Tuesday, January 8, 2008

Leaping Tigers, Cobblestones, and Globalization

The last week has been pretty busy for us, meaning that we've been getting up before the crack of ten o'clock in the morning to get stuff done. We just aren't morning people, I guess!

After we left Dali we arrived in the lovely city of Lijiang, a few hours north in Yunnan province. The old city of Lijiang is postcard-perfect, with a jumbled maze of cobblestone streets that wind their way around bridges and zigzag the river. Obviously, the Chinese think Lijiang is postcard-perfect too, because it's clearly a popular tourist destination, saturated with hotels, guest houses, restaurants, snack stalls, and souvenir shops selling candied yak meat and yak bone hair combs. This is the low season, so we could walk the streets in relative peace, but rumour has it that in the summer it's bodies upon bodies, all following tour operators with brightly coloured flags. This is where we spent New Year's Eve: we had a nice dinner and intended to ring in 2008 in style somewhere in the "entertainment district", but it got so cold that we were back in the guest house by 11:00 at night, watching a movie. It may not have been the most exciting New Year's Eve we've ever had, but it was certainly memorable!

The other reason people go to Lijiang is that it's the starting point for visiting Tiger Leaping Gorge. The gorge is named "Tiger Leaping" because of a legend that says a tiger escaped a hunter by leaping across the river at its narrowest point. Some tourists visit as a day trip from Lijiang, taking the bus into the gorge and admiring the scenery. Instead, like many others, we chose to hike it instead, climbing up from the river's side at 1800m to an elevation of 2800m (in one day!) to admire the view before coming back down again in Walnut Grove. On the first day, we left lovely Jane's Tibetan Guesthouse (with electric blankets and an adorable kitten) and climbed steadily upwards through the infamous "28 bends" to the peak. From here we admired the snow-capped peaks of the Himalayas, which we haven't seen since we left Nepal -- and they're just as breathtaking here as they were there. The Yangtze River gushed madly a kilometre below. That night we rested at the lovely Tea Horse Guesthouse with friends we made along the way, and admired the stars from our bedroom window as they sparkled above the mountain peaks.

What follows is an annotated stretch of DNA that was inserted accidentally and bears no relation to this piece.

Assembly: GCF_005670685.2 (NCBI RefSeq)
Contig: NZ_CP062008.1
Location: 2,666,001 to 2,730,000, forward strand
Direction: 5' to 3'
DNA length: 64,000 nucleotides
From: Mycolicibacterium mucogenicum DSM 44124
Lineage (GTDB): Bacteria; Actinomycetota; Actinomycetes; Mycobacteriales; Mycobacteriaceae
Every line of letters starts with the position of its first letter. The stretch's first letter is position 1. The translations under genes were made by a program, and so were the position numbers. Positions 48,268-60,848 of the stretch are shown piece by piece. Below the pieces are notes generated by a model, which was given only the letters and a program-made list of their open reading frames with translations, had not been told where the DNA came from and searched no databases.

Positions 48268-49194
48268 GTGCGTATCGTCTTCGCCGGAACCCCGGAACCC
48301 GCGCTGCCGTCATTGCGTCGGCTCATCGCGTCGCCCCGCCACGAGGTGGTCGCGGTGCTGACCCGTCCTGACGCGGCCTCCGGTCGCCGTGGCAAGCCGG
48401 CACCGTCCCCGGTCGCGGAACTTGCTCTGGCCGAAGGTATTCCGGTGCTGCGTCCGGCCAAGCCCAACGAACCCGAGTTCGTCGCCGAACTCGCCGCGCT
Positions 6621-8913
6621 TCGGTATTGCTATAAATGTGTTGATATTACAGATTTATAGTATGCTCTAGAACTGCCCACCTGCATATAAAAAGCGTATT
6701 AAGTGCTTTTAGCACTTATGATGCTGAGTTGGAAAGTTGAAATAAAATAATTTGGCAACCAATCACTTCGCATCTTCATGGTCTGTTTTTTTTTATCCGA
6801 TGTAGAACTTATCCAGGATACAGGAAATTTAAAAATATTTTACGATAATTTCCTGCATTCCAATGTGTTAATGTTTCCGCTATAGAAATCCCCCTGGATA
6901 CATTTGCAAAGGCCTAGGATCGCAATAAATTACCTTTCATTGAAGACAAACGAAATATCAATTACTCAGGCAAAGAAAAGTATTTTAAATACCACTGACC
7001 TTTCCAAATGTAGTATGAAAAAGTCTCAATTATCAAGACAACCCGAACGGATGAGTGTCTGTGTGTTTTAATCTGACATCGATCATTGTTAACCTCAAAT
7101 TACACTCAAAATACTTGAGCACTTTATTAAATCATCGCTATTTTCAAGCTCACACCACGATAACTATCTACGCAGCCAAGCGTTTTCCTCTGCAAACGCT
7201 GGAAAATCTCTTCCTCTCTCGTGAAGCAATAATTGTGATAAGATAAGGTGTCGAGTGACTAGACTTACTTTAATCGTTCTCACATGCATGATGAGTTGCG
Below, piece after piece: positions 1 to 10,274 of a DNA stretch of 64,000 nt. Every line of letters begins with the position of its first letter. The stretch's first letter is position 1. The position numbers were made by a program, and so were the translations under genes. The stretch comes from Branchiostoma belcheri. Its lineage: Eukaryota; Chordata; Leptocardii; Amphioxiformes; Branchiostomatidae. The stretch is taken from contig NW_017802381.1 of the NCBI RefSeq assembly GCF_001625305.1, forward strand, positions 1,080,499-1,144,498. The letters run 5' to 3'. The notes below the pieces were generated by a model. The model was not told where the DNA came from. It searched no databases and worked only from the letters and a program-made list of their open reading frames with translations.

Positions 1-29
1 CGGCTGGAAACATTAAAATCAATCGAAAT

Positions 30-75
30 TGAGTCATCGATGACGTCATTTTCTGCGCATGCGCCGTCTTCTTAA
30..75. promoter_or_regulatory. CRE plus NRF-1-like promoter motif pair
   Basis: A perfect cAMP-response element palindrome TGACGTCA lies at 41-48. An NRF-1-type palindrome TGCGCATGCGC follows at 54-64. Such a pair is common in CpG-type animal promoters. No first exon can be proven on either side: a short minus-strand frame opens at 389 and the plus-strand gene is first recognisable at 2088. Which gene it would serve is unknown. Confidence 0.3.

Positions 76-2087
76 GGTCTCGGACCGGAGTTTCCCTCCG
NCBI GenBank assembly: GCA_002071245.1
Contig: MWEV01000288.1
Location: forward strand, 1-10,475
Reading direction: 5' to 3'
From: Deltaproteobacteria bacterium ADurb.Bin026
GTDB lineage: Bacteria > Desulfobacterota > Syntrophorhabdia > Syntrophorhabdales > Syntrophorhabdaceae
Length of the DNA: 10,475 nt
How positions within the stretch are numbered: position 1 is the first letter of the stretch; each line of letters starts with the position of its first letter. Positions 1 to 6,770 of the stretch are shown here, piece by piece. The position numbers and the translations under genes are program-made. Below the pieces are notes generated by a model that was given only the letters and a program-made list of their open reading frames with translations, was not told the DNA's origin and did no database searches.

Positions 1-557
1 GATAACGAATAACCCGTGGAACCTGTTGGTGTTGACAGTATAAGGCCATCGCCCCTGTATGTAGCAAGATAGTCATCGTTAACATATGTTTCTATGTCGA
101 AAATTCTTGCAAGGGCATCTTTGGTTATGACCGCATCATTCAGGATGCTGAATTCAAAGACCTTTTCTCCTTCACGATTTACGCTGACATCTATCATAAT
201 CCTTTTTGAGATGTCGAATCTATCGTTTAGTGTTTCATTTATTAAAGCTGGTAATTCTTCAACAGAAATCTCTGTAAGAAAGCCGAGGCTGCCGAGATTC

The next morning we set off again in the sunshine, this time on a much easier path that was thankfully mostly level and still beautiful. Along the way we met two waterfalls, a herd of horses, and some wicked gusts of wind coming across the path as it wound its way along the mountainside. By midafternoon we were sadly past viewing the tallest peaks, but were still awestruck by all that surrounded us. We stayed for two nights at Chateau de Woody (it's really called that) in Walnut Grove; the second day was our designated rest day and we relaxed in the sun with a basket of fruit and nuts and a pot of green tea.

(I should mention here that along the way we met a Scottish couple that had taken three years to ride their bicycles across Europe and Asia from Scotland and had just arrived in Walnut Grove via TIBET -- and it's cold there right now. They camped along the way, cooking by stove fire and knocking ice off of their tent in the mornings. Most amazingly/alarmingly, they had spent a record 25 days in Tibet without any showering, bathing, or cleaning of any kind, as it was just too damn cold to get undressed or wet. Thankfully, by the time we'd met them they were well past this stretch and smelled fine. This feat of athleticism and stoicism made us feel like true champagne backpackers, and I won't even tell you how much food they ate except to say that it was an astounding quantity.)

We took a cushy eight-hour bus ride back to the city of Kunming, where it's warmed up considerably since last week. Today's big adventure was a search for dental floss that led us, of all places, to Wal-Mart. There are actually over 100 Wal-Marts in China, and it seems that Wal-Marts around the world are all the same in the sense that they have the same smiling faces and the same lowest-price policy. The merchandise is different, though. This Wal-Mart carried steamed dumplings, dried pigs' heads, and booze, along with the typical electronics, housewares, and groceries. There were even gherkins -- and I can't tell you how tempted I was by this overpriced jar of pickles. Still, walking around the buzzing store left me feeling sad for the infinite number of street stalls and corner stores that have been abandoned for the big blue box that Wal-Mart has created. It's bad enough we have to see it happen at home; now it happens in China? I won't even begin to get into all of the reasons that Wal-Mart is pure evil, but I have to admit with shame that we have only been able to find dental floss at Wal-Mart in China, so we had to buy it for the sake of our molars and canines. Our year away in the absence of professional dental care means that we can't afford to always be righteous.

Our plans have changed somewhat; we were going to move onto Nanning and then from there, to Vietnam. Instead, we're taking another marathon bus ride to Jinghong tomorrow, which will position us to go into Laos in the next few days. While this is exciting, it's also sad in a lot of ways. We've kind of gotten the hang of China, meaning we've managed to order food in non-English-speaking restaurants, and have shared more than a few laughs with local citizens -- even if they are usually laughing at us instead of with us.

1 comment:

Jen Shepard said...

I concur on the evils of Wal-Mart. We only went for duct-tape, I swear. Don't tell anyone. Wait, is this thing public????